iterator_types = ["parallel", "parallel", "reduction"]
} ins(%lhs_slice, %rhs_slice : tensor<2x10xf32>, tensor<10x8xf32>)
outs(%result_slice : tensor<2x8xf32>) {
^bb0(%lhs_one: f32, %rhs_one: f32, %init_one: f32):
%5 = arith.mulf %lhs_one, %rhs_one : f32
%6 = arith.addf %init_one, %5 : f32
linalg.yield %6 : f32
} -> tensor<2x8xf32>
// Take the slice of the final result. Note that we don't need to take
// the slice of the operand because the matmul operation above computes
// it in-place.
%shared_slice = tensor.extract_slice %shared[%1, %2] [2, 8] [1, 1]
: tensor<8x16xf32> to tensor<2x8xf32>
// The elementwise operation that we tiled.
%elemwise = linalg.generic {
indexing_maps = [affine_map<(i, j) -> (i, j)>,
affine_map<(i, j) -> (i, j)>],
iterator_types = ["parallel", "parallel"]
} ins(%partial : tensor<2x8xf32>)
outs(%shared_slice : tensor<2x8xf32>) {
^bb0(%in: f32, %out: f32):
%5 = arith.mulf %in, %in : f32
linalg.yield %5 : f32
} -> tensor<2x8xf32>
// Terminator for the loop with tensor-insertion semantics. Inserts a slice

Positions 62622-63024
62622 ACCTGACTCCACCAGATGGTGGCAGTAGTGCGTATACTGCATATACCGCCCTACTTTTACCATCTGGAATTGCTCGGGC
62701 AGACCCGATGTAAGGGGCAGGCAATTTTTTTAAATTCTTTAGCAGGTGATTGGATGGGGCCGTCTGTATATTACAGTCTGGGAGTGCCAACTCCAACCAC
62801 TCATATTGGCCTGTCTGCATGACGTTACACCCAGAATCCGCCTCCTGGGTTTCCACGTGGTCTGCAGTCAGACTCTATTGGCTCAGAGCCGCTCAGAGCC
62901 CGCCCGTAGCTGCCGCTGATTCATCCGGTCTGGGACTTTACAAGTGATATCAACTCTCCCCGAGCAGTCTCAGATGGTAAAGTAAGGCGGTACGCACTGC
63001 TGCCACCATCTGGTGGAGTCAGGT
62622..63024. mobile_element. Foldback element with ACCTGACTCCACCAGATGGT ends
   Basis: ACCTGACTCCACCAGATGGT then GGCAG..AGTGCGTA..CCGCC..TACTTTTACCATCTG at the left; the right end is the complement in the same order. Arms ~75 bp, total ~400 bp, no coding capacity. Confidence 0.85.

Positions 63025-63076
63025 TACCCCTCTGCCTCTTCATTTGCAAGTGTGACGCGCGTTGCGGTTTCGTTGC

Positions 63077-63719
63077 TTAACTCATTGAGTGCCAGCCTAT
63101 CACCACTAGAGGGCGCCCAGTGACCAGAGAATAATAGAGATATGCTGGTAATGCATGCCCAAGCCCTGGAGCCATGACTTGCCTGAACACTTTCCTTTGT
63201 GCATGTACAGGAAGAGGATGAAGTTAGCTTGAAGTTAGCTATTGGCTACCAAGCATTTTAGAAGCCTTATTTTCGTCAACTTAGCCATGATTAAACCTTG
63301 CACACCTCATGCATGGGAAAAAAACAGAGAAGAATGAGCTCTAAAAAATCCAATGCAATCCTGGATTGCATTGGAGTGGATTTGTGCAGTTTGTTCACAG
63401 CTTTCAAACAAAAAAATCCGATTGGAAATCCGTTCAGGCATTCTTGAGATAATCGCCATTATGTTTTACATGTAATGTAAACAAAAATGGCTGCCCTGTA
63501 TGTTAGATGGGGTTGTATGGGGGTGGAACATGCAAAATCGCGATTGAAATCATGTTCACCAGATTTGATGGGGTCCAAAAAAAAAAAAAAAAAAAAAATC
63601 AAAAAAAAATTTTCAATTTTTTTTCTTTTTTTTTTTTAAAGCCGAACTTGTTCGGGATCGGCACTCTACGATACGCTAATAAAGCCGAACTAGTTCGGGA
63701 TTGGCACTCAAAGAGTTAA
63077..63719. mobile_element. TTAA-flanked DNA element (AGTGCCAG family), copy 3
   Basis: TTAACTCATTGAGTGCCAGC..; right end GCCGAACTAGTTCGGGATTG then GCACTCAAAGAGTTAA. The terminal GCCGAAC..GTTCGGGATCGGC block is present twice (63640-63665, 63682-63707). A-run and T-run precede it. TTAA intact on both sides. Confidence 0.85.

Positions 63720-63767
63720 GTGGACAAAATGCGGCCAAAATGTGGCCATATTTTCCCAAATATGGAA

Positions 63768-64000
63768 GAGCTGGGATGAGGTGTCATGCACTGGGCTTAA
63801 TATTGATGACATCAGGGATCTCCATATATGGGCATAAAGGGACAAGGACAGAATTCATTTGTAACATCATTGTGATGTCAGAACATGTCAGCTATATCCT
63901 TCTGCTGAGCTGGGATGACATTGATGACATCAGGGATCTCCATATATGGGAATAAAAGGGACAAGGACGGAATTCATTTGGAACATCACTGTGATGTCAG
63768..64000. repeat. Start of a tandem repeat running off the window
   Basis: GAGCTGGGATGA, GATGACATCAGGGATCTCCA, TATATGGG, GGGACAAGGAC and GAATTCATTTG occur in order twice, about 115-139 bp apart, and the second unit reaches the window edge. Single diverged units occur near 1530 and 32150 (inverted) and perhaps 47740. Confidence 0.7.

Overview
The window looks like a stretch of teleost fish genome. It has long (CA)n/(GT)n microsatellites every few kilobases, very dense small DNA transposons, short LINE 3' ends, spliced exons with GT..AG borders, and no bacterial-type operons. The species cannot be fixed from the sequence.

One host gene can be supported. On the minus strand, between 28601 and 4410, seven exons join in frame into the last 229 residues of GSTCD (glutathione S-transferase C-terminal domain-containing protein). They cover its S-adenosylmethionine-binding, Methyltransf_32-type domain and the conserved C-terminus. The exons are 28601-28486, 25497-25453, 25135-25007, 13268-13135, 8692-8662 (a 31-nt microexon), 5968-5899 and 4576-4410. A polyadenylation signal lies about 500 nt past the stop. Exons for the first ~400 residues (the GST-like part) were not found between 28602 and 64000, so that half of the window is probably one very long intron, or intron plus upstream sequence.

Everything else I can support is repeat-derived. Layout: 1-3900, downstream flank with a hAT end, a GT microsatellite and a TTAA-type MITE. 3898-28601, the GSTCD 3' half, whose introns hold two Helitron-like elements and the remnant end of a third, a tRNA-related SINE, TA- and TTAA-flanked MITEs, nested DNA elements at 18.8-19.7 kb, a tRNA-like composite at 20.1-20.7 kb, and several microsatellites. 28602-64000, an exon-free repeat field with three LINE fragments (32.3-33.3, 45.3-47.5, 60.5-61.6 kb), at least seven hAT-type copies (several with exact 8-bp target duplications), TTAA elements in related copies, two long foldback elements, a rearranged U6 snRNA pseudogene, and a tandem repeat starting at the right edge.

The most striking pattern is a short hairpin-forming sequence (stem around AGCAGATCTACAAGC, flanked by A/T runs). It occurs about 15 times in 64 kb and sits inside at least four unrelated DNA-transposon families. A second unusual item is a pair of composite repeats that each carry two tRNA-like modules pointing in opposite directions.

// into a larger tensor, potentially in parallel.
scf.forall.in_parallel {
tensor.parallel_insert_slice %elemwise into %shared[%1, %2] [2, 8] [1, 1]
: tensor<2x8xf32> into tensor<8x16xf32>
}
}
```

This process may result in some elements in the operand tensors being (re)computed on every iteration of the loop. This is also known as *rematerialization* and expresses the tradeoff between performing redundant computations or storing their result in (slow) memory.

## Shorthand “Named” Forms of Linalg Ops ¶

Linalg provides a set of predefined operations for common cases such as matrix multiplication, dot product, convolution, etc. These operations are equivalent to the `generic`

ones but spare the need to spell out the access patterns and the bodies. For example, matrix multiplication is simply:

```
%matmul = linalg.matmul ins(%lhs, %rhs: tensor<8x10xf32>, tensor<10x16xf32>)
outs(%init: tensor<8x10xf32xf32>) -> tensor<8x16xf32>
```